Tanzania, Vietnam eye $1bn trade volume

Thursday March 10 2016

President John Magufuli and his Vietnamese

President John Magufuli and his Vietnamese counterpart Truong Tang San at the State House in Dar es Salaam yesterday.  PHOTO | ANTHONY SIAME 

By Bernard Lugongo

Dar es Salaam. President John Magufuli and his Vietnamese counterpart, Mr Truong Tan Sang, yesterday agreed on trade relations targeting to expand trade volume between the two countries from current US$300 million (Sh639 billion) to US $1 billion (Sh2 trillion) annually from next year.

To achieve the target, the two presidents signed an agreement to waive double taxation imposed on goods traded between the two countries. In line with this, Tanzania also signed with the Vietnamese government a memorandum of understanding to strengthen business and investments between the two countries.

The occasion was coloured by a military parade staged outside the State House as President Truong arrived and walked on the red carpet towards the podium just few steps from the main gate to the State House.

With his host, Dr Magufuli, the Vietnamese leader stood at the podium to receive a 21-gun salute before proceeding to the State House where the signing ceremony was held.

Dr Magufuli noted that the two countries have agreed to improve relations, with a focus on trade and industrial production.

Statistics shows that prior to 2009, the trade volume between Tanzania and Vietnam stood at between US$30 million (Sh6.39 billion) and $40 million (Sh8 billion).

The volume grew to over US$100 in 2010 and it reached US$105 million in 2013.

He called on Tanzanians to borrow a leaf from Vietnam which has made tremendous development strides in industrial production and agriculture.

Dr Magufuli wondered how Vietnam, which is three times smaller than Tanzania and with a population of over 90 million (about twice that of Tanzania), has managed to attain such economic development.

He further observed that Tanzania has more than 22 million head of cattle—the second largest number of these animals in the world—and yet it doesn’t have a shoe industry like Vietnam.

“This is a challenge to us; it means we should strive to follow their footsteps…our 50-year-old relations should be utilised so that we boost our country’s economic development,” said Dr Magufuli.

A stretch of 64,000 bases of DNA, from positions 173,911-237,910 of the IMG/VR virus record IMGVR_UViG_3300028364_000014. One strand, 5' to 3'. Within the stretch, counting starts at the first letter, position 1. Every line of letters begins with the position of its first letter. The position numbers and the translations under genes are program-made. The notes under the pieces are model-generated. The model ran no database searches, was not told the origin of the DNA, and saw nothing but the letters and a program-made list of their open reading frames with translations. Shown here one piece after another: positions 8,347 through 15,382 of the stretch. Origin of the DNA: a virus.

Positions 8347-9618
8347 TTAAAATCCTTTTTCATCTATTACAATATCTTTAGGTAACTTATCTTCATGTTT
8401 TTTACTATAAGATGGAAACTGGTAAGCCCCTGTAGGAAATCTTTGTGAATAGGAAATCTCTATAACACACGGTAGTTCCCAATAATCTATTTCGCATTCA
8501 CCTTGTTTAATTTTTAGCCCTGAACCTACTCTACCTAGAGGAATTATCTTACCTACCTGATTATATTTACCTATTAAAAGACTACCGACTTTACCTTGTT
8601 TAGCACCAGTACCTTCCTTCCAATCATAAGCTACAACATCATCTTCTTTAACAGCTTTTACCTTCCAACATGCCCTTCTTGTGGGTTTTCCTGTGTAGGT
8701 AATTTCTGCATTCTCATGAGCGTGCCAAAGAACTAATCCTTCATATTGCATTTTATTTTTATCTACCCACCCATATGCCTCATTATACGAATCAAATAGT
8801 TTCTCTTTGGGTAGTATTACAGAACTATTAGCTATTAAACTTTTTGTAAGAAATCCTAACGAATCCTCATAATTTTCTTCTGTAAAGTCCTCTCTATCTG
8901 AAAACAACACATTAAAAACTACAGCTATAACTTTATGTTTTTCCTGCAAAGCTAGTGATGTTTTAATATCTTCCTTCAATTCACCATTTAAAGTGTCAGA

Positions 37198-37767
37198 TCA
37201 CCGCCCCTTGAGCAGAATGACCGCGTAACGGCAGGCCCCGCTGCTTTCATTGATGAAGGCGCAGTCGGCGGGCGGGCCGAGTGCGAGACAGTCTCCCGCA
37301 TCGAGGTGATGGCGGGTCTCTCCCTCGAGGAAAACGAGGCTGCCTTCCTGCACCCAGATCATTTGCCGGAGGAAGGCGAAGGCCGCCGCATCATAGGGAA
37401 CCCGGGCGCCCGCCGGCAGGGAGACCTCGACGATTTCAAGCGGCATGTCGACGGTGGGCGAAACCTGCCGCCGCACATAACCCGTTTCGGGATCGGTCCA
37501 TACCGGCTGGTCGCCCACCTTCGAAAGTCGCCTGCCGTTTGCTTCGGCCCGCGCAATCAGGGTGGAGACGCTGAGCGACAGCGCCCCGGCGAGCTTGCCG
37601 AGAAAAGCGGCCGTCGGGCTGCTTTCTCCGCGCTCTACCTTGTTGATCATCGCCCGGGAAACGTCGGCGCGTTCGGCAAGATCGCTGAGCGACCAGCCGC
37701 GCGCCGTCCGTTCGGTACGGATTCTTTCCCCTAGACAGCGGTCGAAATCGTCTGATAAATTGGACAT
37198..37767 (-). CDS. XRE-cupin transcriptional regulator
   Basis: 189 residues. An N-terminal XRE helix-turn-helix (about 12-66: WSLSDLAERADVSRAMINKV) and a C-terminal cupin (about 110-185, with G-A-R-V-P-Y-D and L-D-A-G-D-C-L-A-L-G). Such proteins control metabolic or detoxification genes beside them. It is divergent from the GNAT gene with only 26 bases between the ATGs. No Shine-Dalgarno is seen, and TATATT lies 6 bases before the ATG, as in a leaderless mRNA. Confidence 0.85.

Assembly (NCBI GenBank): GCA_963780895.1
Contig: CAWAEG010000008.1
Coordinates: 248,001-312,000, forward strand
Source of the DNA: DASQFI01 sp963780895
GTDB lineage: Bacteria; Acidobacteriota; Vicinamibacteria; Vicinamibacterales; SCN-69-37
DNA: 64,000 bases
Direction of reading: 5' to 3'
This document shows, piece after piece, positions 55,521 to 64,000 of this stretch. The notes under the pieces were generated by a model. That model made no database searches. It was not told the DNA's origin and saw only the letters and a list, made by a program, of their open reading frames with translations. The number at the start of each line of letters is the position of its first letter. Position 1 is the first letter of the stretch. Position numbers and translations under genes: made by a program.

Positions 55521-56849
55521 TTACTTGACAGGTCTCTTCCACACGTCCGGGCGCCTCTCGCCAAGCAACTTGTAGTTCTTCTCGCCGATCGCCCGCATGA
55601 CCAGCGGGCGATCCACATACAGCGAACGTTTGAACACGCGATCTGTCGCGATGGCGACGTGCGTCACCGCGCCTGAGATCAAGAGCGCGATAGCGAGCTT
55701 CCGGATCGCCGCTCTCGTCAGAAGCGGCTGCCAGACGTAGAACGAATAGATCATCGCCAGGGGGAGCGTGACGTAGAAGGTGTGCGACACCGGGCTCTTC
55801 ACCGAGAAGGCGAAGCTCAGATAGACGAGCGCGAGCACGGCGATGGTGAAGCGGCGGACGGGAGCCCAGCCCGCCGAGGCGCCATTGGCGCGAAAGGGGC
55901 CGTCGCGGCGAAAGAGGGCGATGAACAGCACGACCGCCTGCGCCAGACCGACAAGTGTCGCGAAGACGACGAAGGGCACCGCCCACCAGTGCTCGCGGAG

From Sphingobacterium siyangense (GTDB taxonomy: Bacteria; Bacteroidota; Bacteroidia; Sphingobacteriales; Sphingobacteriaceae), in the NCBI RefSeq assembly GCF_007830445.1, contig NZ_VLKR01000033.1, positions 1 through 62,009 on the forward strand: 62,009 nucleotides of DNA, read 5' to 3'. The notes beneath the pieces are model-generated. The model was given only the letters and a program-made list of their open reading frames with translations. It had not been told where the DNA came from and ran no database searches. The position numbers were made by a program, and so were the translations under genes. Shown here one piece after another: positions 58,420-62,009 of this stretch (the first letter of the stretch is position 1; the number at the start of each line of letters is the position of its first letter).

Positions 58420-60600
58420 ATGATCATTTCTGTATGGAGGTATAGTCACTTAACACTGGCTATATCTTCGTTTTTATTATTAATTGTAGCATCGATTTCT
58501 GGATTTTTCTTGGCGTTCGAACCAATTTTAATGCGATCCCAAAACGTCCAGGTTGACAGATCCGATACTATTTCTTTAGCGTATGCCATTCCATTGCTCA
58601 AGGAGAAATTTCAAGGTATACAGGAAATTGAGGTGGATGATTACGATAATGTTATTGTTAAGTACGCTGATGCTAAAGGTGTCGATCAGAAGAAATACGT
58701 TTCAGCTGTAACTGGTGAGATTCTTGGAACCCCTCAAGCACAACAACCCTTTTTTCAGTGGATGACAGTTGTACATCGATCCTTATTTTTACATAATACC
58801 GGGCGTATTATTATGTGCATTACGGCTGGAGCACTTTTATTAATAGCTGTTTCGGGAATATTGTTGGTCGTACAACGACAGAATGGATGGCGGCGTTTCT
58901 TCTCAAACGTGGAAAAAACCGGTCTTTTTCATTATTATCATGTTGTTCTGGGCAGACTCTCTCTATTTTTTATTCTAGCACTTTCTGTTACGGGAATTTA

Mr Truong recalled that Tanzania relentlessly helped Vietnam in its struggle for independence. He vowed to ensure that the relations between the two countries move further to open up more potentials in trade, investment, communications and agriculture.

Later in the evening when he met with businesspersons of both countries, he said due to the political will that President Magufuli had shown, Vietnam is looking forward to seeing Tanzania become a bridge for products from Vietnam to other East African countries. He pledged to encourage Vietnamese investors to come to Tanzania as the two countries have already opened up more opportunities for them.

“Tanzania is among the few countries that we (Vietnamese government) have interest in; we will export many products to Tanzania,” he affirmed.

Prime Minister Kassim Majaliwa, told the Vietnamese investors that Tanzania has undertaken major reforms in the legal, fiscal and public service sectors.

Over the last decade, a number of policies and legislations have been put in place to further improve the investment climate, promote growth and improve livelihoods.

So far, the country has attracted valuable investments from Vietnam including the Viettel Tanzania Limited investment in second, third and third generation telecommunication services under the Halotel brand.

“I therefore encourage you to invest and do business in Tanzania and capitalise on these existing good relations between our countries…

Tanzania is more than ready to do business with you,” he said. Speaking on behalf of the local business community, Mr Reginald Mengi, chairman of Tanzania Private Sector Foundation (TPSF), said Tanzania admires Vietnam’s successes especially in the agricultural sector, food processing and textile industries.

“Since our countries cultivate similar crops, they could cooperate in the research and development space to help Tanzania achieve higher yields of crops,” he said.

The members of the business community said they are hopeful that through the cooperation Tanzania could achieve success in the agro-processing industry, the sector in which Vietnam has achieved commendable advances.